I soon realized, of course, the futile impossibility of this distinction. And herein lies the problem — while some of the things that went wrong onstage at the Oscars were obvious, many of them weren’t. Judging films along a loosely-articulated scale of “taste,” “beauty” and relative “quality” is a slippery endeavor at best. Many critics were dismayed by the fact that “La La Land” didn’t sweep in all categories. Plenty of people thought that “La La Land,” not “Moonlight,” should have won Best Picture after all. Plenty of people would answer that opinion with vehement disapproval.
In short, depending on who you ask, the Oscars were riddled with human mistakes from start to finish. Mishaps of cosmic scale occur once or twice in an era; just because the grandiose error on Sunday night so publicly flubbed the illusion of Academy Award magic doesn’t mean that other discrepancies and confusions don’t crop up in awards shows with persistent frequency.
Outside of the constraints of award shows, critics make their living debating the merits of one film or another, always with the implicit understanding that, when it comes to art, one can never definitively select a “Best” of anything. Yet in the contrived world of award show logic, art is pitted against other art. The show necessarily compels its viewers to hold a limited selection of works in a reductionist paradigm, loaded with unanswerable questions and false equivalencies.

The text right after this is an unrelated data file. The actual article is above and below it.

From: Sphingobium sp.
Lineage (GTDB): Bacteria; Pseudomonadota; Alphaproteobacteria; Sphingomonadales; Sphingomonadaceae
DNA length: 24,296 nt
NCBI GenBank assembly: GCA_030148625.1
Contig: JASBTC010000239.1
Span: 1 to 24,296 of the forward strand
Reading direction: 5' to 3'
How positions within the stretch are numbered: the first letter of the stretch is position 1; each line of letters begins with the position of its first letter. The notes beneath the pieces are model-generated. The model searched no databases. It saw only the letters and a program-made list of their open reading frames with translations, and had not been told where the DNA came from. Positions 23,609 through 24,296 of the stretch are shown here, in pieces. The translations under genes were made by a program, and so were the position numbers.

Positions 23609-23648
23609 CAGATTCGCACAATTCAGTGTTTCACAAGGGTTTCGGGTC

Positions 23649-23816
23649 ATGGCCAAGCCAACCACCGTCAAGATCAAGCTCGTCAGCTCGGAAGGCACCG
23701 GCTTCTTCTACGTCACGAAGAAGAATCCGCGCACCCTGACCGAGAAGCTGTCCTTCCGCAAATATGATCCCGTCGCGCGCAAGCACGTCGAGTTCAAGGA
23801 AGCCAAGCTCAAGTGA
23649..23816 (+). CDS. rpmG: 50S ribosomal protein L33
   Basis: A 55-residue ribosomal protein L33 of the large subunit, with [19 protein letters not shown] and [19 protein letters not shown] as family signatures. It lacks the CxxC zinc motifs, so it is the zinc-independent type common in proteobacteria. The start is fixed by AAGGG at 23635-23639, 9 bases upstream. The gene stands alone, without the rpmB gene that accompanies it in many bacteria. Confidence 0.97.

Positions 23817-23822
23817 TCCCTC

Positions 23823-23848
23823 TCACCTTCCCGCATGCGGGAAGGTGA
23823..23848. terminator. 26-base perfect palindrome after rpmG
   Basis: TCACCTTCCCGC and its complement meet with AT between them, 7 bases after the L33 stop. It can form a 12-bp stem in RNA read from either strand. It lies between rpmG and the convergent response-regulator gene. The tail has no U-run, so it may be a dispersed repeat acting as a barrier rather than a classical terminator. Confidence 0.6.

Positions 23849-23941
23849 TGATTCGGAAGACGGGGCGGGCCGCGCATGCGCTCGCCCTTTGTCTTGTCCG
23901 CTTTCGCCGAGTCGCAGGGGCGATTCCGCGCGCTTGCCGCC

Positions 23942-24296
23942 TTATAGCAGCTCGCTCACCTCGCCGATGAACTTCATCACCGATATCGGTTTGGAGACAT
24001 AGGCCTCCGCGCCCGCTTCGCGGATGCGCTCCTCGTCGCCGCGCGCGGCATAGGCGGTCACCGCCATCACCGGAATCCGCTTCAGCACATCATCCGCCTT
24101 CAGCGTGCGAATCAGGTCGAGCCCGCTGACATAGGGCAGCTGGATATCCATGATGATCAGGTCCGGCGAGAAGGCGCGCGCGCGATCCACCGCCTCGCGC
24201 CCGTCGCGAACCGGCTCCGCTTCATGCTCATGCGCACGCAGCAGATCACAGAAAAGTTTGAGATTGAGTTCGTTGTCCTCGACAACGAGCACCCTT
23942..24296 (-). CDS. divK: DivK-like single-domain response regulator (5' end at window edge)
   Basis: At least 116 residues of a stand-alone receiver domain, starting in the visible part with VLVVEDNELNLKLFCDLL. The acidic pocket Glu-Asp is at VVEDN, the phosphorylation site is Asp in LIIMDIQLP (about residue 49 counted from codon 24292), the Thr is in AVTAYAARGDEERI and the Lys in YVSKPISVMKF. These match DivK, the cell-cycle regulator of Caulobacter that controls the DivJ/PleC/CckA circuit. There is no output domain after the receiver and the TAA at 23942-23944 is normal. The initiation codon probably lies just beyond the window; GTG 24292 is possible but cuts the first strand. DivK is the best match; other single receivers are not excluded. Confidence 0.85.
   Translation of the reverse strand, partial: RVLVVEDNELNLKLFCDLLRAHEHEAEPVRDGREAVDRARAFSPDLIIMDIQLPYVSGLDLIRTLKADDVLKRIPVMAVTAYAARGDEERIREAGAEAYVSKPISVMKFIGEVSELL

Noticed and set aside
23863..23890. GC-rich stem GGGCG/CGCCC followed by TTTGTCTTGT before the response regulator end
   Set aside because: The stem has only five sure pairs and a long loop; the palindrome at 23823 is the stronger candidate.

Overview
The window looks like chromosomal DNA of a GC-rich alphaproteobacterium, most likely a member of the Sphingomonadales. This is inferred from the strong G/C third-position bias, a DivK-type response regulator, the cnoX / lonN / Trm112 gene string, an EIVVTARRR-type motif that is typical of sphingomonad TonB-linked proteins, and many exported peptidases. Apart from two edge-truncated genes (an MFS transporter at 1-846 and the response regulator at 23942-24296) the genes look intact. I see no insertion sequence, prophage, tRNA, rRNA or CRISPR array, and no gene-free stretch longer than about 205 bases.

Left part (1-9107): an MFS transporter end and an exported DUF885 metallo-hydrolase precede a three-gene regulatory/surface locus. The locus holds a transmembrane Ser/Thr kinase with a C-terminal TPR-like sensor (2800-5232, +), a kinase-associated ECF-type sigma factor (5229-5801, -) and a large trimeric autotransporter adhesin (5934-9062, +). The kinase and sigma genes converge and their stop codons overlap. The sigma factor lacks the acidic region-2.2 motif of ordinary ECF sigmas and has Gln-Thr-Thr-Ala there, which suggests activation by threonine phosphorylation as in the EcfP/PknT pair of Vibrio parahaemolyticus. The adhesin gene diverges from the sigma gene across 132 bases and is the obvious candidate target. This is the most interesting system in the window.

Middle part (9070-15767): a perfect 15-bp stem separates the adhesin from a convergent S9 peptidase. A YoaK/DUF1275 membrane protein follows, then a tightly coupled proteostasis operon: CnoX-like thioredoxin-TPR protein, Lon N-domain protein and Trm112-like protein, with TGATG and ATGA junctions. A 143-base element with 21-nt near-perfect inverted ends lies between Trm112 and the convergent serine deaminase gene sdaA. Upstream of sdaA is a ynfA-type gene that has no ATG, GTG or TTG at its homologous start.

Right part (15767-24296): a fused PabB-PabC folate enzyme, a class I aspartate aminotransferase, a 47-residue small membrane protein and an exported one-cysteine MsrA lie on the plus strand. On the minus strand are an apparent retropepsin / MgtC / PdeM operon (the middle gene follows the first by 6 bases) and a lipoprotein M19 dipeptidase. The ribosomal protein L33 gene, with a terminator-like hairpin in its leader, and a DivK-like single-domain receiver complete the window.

In reality, both “Moonlight” and “La La Land” succeed, but they succeed in radically different ways. Tacking the qualifier of “Best” onto the front of either of these titles, while nice in theory, is in reality quite meaningless. Sunday night’s spectacle provided an ironic and powerful exposition of that reality – either film could have won, but to assume that any of the nominees in any category fully deserved their shiny new awards is probably a mistake in and of itself.
At the end of the day, maybe the other surprise of the 89th Academy Awards is the fact that we, the audience, continue to attach so much significance to that mistake in the first place.